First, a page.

O’Shea could see the town beneath them now. The newer buildings on the outskirts of the settlement had long ago fallen to bombing campaigns and firefights. They would have been shoddier structures, built long after the terraforming had gotten underway. The dense downtown area of the colonial settlement was comprised of buildings that were interconnected with pressurized walkways, and had true airlocks between them and the harsh red world they were embedded into.

“Word from boots on the ground is that LZ is not fit for drop. Abort mission, Thunder-3. Repeat, abort mission.”

“Confirming, Control. Thunder-3 aborting mission.”

The whole transport shifted toward O’Shea’s right, angling downward as the great aircraft began to circle away from their objective. It was hard to spot, but O’Shea caught sight of a large cannon being wheeled out of the shadow of a residential compound. “Ack-Ack!” He suddenly screamed with all of his might, his oversized hand slamming into a panic button above him.

An alarm went off and the transport’s reinforced doors slammed shut just as the cannon exploded with force, launching its projectile into the air.

The blast rocked the transport, sending the unit teetering back and forth in their seats.

“Mayday, mayday, this is Thunder-3, we have been hit. Repeat, we have been hit. Going down. Control, this is Thunder-3, we are going down.”

“Get that door open. We’re dropping now whether we like it or not,” the CO’s voice was calm and clear over the radio.

O’Shea shook his head and took a deep breath as he unbuckled himself from his seat and rose up. The whole transport was spinning as it spiraled toward the ground. Heart rates were up across the board, several flashing in the red as they scrolled by his vision. Gripping onto a roll bar, O’Shea slammed his fist directly into the green button next to the door.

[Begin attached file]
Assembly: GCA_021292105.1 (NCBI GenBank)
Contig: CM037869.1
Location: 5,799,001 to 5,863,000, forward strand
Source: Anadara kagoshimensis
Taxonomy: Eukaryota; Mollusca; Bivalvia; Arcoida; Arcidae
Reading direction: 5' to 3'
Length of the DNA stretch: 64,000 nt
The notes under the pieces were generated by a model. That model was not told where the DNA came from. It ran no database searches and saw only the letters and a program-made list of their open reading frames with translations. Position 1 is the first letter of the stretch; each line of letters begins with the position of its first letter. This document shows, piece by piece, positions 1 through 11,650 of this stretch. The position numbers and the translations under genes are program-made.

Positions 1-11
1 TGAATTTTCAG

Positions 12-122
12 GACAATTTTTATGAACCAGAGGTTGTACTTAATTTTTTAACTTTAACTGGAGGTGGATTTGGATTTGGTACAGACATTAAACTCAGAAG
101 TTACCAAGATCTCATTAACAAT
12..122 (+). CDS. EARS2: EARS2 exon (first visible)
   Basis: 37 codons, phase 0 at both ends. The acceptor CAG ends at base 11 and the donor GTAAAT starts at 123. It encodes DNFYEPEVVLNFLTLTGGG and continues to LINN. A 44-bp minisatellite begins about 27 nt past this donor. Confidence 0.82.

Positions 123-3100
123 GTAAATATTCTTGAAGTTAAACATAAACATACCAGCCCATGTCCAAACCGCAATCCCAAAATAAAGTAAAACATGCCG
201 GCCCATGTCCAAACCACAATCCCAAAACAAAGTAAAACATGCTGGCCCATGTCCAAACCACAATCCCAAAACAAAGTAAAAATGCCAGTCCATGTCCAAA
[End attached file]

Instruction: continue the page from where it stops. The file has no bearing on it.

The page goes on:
The transport’s side burst open to howling wind and a world that was spinning by at a dangerous speed. The word, ‘JUMP’ flashed across his vision in bright green, and his legs shoved him off of the air craft just as he had been trained to do.

Behind him a dozen more soldiers were doing the same.

An altimeter suddenly filled his vision. Information such as his position, wind speed, temperature, and more began to flash in front of his face, constantly changing as his altimeter continued to plunge downward. At one hundred meters exactly, he activated the landing procedure with a simple hard stare into the display. First, rockets fired off of his boots, pushing his body into a standing position as it raced toward the ground. A massive parachute fired out of his back, blossoming as it snagged him and slowed his descent. Finally, the extra rockets attached to his boots began to fire every few moments, counteracting his speedy descent.

O’Shea hit the ground hard, instantly gripping his carbine from where it had remained attached to his back. All over the street and nearby buildings, the rest of his unit was doing the same, their drop completely scattered by the transport’s erratic fall.

His head turned upward, tracking the falling aircraft as it crashed toward the ground over half a click away. His HUD quickly informed him that the pilot, the ghost voice of Thunder-3, had ejected shortly after the craft had been struck by the anti-air gun.

The suit’s computer was already combining municipal files with any new data it could get its hands on to determine where O’Shea was, and where the objective was. The first thing to light up though was the location of the AA gun. “O’Shea reporting in, landing was normal. Making my way to the anti-aircraft position. Uploading info to unit intranet.” Already the suit was connecting to several military satellites and networks in the region, causing data to continue to pour in.

His legs began pumping as he jogged down the street. The armor made his strides long and powerful, covering blocks in precious seconds. Once again, the red landscape seemed to be racing beneath him as his head was kept stable by the suit. Open windows and doorways were illuminated in red by the suit’s computer, identifying them as likely hiding holes for enemy soldiers. As they lit up, his muscles flexed and his carbine moved to cover them, cycling through the potential targets as he jogged by.

A warning alarm went off and suddenly O’Shea was being sent flying several meters forward. The second he hit the ground, his massive suit twisted. Leading with his gun, he scanned the street behind him for his attacker. Above him, atop one of the residential compounds, there was a handful of men in patched up suits. One held a long tube that could have fired the missile. The others opened fire with their outdated but reliable guns filling the thin atmosphere with a loud brat-brat-brat.

Red dust exploded around O’Shea as he got to his feet and began to return fire. His carbine fired in smooth, pressurized bursts, barely pressing against his heavily padded shoulder as he moved closer, trying to get a bead on the men above him.

Another warning flashed across his screen, and another explosion sent him flying.

This time they had poked the tube out of an airlock.